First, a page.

1. Representations of space, or ‘conceived’ space, refers to how space is mentally constructed with the help of codifications and symbols and with the knowledge (savoir) that reinforces these. In terms of constitutional theory, this dimension would contain, among other things, constitutional norms and established constitutional practices as well as standard accounts of ‘constitutionalism’ the aim of which is to bring further cohesion to the whole. These are the charts and buoys that direct and regulate the flow of political life within a constitutional framework.
  2. Spatial practices, or ‘perceived’ space, refers to the aesthetically sensible and physically identifiable space in which political life takes place. Physical space may refer to any ‘palaces of justice’ or ‘corridors of power’, usually already mentally constructed in the above-mentioned codifications and symbols, that, e.g., funnel political challenges to the existing order into innocuous routines. In the triad as applied to constitutional theory, representations of space and spatial practices together provide the constrictive framework of capitalism that funnels political interventions into the stream of everyday government.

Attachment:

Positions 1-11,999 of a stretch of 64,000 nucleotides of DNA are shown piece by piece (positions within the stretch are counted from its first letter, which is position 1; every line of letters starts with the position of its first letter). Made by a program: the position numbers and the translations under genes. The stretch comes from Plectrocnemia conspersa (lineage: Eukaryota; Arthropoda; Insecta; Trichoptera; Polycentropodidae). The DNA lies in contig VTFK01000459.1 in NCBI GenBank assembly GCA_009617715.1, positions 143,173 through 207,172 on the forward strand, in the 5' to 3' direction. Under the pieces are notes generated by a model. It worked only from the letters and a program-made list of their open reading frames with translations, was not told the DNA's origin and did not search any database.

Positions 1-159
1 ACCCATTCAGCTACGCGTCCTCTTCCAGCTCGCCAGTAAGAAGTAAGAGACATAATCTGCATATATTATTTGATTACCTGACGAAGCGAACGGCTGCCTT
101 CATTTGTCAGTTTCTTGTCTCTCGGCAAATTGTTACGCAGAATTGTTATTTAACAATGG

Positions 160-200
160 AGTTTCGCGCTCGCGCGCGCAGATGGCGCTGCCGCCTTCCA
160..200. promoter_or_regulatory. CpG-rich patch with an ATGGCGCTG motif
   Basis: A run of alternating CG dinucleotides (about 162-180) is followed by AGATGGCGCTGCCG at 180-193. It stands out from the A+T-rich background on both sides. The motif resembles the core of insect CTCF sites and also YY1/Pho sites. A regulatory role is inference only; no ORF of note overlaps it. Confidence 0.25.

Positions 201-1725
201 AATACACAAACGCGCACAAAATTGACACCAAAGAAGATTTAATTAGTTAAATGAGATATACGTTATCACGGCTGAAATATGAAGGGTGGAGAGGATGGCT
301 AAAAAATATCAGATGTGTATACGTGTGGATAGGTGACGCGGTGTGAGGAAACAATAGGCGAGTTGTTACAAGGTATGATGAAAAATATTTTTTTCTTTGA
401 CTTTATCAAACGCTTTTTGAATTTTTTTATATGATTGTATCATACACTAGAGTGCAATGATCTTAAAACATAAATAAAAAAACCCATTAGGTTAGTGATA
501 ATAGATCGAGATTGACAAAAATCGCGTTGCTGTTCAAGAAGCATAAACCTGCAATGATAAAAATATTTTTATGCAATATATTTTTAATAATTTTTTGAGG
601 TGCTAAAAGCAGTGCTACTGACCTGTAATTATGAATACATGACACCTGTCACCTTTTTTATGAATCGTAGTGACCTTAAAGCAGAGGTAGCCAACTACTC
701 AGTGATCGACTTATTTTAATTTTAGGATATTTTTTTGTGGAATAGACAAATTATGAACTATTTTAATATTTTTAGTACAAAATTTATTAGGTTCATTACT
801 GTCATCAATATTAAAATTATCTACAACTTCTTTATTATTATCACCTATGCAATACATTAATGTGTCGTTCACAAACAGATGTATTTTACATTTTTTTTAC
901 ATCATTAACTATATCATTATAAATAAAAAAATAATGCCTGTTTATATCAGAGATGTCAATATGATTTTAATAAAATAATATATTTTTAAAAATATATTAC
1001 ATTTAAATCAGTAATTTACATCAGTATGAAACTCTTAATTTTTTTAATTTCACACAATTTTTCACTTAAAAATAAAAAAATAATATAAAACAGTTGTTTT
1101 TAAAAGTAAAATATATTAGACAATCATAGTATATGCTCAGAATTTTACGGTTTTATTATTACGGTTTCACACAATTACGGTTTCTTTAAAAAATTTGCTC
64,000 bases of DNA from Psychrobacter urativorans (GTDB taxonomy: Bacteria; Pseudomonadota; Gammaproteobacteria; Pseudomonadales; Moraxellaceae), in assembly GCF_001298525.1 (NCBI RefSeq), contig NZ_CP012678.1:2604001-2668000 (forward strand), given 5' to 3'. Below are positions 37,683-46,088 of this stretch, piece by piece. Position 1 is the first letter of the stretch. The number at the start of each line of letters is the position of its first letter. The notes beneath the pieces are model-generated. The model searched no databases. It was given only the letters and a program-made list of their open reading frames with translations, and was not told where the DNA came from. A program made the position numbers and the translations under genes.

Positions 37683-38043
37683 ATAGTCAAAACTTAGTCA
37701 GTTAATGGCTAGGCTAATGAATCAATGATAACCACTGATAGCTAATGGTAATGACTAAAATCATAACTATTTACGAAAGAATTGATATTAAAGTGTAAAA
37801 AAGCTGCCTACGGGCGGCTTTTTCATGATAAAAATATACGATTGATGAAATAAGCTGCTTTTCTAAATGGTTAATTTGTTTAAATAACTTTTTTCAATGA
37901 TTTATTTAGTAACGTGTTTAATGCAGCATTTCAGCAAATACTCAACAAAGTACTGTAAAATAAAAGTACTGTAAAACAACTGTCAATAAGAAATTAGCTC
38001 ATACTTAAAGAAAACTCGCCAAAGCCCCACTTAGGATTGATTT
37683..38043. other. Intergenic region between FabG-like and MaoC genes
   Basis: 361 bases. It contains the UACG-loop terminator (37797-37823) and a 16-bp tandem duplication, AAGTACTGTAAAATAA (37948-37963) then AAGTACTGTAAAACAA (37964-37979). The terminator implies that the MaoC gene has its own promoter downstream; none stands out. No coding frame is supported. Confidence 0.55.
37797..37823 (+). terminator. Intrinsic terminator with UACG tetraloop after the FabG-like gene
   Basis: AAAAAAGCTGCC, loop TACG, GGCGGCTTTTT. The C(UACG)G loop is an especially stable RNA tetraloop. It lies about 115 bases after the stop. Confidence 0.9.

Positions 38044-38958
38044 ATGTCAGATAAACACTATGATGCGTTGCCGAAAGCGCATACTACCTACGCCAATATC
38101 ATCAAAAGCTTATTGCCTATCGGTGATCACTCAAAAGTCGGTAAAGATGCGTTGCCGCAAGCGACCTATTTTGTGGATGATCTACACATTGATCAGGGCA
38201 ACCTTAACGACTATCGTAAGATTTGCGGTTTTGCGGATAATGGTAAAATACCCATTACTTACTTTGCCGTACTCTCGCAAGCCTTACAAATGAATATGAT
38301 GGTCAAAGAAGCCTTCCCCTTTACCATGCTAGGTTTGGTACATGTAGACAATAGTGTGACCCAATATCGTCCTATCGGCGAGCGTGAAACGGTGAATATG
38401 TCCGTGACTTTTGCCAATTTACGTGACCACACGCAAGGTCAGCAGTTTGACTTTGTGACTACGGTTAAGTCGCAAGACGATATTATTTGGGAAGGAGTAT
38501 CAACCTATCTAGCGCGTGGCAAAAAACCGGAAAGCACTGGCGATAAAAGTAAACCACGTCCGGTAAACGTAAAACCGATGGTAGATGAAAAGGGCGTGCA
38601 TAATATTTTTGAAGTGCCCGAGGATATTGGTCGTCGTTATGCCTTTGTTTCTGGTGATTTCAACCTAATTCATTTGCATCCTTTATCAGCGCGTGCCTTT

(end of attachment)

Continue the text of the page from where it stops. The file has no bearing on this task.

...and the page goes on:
3. Spaces of representation, or ‘lived’ space, represents, finally, the social aspect of space in which the constrictive framework, first both mentally conceived and physically perceived, is now lived as experience. It is, however, also modified over time as it is invested with new meanings and symbolism (connaissance) that those who ‘live’ that space carry with them as social and political actors. So ‘lived’ space accounts for the factual dynamism in a seemingly mechanical constitutional framework, and it is the locus where, for Lefebvre, ‘ephemeral’ democratic politics can take place.

There is still a lot to unpack here, and even more so because I wish to look into how Lefebvre’s triadic account of space might possibly resonate with Rancière’s notion of aesthetics (Rancière 2004). I’m still not even sure how the triad would be able to explain phenomena like constitutions that do not have a self-evident physical dimension, so there is a danger of reducing everything to the metaphorical level of ‘constitutional architecture’ and the like. Moreover, distinguished interpreters of Lefebvre like Stuart Elden (Elden 2004) would regard such a use of the triad as resolutely non-Lefebvrian because it omits his Marxist understanding of history in the overall analysis. So, for Elden, Lefebvre as both space and history will have to be taken on board kit and caboodle or not at all.

Two counterarguments.